Our stroke of luck continued in St George. I’d been in touch with my PCT friend Plants for awhile, given that he hiked the Hayduke in 2021. I knew that he and his partner were visiting the SW but wasn’t exactly sure where they were. We’d just missed them around the Moab area, so I sent another message asking of their location. They were also in St George with an apartment rented for the month, go figure! They offered us a place to stay and we bought them dinner. It was great to see Plants again…the past time had been somewhere in Northern California but he’d shared helpful information the rest of the PCT via text. I was always trying to catch up to him but never could.
We stayed 2 nights in St George with Plants and Kay. On the day off, we explored the area on foot, visiting a beautiful desert botanical garden and a red rock park just outside of town. Plants made an incredible vegan meal on the second night and we were so grateful for the nourishing food to see us off on our adventure.
We caught a bus to Green River early Friday morning, our 6th day in Utah and final leg of our rambling pre-journey. We hoped to start hiking in the afternoon, but this depended on more luck getting a hitch to Moab. The bus was of course 2 hours late and very full. Greyhound bus trips are just the worst but we didn’t have any better options. At least I made friends with the nice lady I sat next to, Fonda. She was a hoot.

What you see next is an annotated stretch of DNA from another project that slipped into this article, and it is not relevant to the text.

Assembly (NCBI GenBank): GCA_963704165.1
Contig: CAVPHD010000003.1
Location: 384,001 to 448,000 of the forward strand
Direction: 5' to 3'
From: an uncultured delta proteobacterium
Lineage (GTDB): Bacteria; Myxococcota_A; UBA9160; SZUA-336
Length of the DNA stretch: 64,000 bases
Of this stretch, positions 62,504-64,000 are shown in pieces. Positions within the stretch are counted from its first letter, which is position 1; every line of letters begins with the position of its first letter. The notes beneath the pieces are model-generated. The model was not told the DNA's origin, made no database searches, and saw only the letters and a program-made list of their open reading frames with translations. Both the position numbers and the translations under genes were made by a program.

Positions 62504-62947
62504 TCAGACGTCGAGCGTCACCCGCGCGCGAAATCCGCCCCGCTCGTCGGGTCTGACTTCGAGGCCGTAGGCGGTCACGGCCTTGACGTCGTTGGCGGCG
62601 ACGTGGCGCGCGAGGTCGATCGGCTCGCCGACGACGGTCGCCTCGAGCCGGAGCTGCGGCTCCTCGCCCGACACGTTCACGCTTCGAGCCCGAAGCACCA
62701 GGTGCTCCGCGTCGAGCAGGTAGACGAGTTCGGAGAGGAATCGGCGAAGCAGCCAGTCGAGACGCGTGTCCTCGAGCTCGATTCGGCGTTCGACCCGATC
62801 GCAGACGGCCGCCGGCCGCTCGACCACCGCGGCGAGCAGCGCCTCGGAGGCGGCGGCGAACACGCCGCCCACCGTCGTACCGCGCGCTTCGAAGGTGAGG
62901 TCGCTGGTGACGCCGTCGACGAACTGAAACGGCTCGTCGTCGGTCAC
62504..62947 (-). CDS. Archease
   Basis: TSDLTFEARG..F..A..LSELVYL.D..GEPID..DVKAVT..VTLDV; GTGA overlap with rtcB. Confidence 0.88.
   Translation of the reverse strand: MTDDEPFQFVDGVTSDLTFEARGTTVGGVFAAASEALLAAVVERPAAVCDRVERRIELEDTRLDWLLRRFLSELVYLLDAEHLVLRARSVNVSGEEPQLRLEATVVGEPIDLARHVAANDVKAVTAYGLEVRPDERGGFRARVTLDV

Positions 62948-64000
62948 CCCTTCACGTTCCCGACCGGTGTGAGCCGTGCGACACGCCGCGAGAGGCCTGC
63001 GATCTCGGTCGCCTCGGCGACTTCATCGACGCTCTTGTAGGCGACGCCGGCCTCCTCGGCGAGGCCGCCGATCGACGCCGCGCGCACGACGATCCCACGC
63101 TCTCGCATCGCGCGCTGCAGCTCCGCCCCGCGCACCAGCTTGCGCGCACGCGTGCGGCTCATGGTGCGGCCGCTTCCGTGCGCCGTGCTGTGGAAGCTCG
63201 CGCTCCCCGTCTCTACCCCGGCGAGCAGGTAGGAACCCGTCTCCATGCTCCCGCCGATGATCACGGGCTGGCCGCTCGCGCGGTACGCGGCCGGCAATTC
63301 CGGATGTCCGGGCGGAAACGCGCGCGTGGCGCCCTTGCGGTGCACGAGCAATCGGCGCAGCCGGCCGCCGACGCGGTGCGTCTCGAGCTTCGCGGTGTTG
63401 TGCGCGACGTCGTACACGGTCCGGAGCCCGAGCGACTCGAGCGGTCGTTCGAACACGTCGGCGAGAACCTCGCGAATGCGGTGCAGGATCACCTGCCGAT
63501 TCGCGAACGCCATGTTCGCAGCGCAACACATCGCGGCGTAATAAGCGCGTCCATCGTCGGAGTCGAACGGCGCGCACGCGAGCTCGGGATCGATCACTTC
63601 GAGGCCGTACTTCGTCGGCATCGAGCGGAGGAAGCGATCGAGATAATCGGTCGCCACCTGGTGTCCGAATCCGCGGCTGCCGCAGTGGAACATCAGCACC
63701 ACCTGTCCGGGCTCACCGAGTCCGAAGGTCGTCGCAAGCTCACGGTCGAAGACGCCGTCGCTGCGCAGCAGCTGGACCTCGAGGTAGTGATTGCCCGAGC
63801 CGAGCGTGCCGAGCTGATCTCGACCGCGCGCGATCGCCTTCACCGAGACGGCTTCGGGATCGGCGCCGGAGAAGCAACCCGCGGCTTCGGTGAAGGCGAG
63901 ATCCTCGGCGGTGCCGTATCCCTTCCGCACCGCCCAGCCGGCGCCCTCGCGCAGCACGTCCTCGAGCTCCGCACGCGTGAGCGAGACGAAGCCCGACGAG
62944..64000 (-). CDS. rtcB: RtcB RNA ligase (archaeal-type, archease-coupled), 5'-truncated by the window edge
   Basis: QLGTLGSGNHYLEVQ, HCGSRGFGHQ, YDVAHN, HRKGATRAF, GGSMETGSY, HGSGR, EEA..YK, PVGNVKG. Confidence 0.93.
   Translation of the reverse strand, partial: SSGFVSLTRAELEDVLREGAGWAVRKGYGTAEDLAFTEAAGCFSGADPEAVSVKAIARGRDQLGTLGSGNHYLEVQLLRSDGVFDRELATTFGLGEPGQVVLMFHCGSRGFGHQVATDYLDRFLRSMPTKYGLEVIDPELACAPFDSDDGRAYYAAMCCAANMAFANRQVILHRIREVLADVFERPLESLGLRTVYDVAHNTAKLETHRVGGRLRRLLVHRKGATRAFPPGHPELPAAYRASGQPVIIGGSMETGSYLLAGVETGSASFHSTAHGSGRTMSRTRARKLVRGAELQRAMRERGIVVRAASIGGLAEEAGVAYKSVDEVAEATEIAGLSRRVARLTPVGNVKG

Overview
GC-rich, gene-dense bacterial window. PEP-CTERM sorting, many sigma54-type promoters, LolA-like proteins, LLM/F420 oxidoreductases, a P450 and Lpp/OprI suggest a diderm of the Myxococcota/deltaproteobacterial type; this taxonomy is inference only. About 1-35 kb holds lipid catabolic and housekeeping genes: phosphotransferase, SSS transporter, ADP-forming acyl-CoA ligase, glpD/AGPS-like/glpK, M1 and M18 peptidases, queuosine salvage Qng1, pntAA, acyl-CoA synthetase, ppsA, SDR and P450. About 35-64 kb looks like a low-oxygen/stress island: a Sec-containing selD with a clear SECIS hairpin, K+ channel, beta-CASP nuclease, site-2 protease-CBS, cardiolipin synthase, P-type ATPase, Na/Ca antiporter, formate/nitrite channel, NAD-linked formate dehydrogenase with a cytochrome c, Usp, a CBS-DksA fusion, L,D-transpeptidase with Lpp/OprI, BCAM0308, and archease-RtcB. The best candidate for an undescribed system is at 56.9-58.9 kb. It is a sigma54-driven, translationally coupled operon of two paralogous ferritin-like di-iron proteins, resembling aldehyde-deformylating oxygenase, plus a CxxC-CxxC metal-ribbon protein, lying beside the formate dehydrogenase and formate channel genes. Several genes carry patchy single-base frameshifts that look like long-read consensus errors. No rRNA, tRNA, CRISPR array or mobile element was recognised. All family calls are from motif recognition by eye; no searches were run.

The bus dumped us in the center of town, a long way from a good hitching spot. Green River was the most unappealing town I’ve walked through in awhile. Everything looked pretty run down. We had to walk 2 miles west towards the interstate to find some traffic that might be going our way. Then we stood outside the busy truck stop for several hours before we finally got a ride. Hitching in the vicinity of an interstate is the absolute worst! No one understood that we’re just hikers…to them we were probably dangerous transients. Finally we got lucky with a sweet older couple, Kent and Sheila, who were going back to Moab where they live. They’d come all the way to the truck stop just to get Arby’s.
They drove us right to the Gearhead store in Moab, where we’d planned to leave some extra food. It was across from City Market, so I was able to shop for the rest of the food I needed for 2 days. Also, while all our travels were unfolding, I’d made acquaintances and been in contact with 2 Hayduke hikers, Leah and Sky. They’d just finished the first section through Arches and were spending the night in town. We arranged to meet up at the store and just like that, we began a Hayduke hiking bubble.
We swapped some info and hung out for a bit. I scarfed down the second half of my subway for dinner and was ready for bed. Leah conveniently had a car and drove us north towards our planned stealth site. Being Jeep Safari week, we didn’t figure we had a chance of getting a reasonably priced hotel room. Plus, I was ready for some camping. We cleaned up a bit in the Lions Park restrooms, walked the pedestrian bridge across the Colorado river, then found a nice stealth site up a wash. The overhang had a small hole, a precursor to the day of arches yet to come…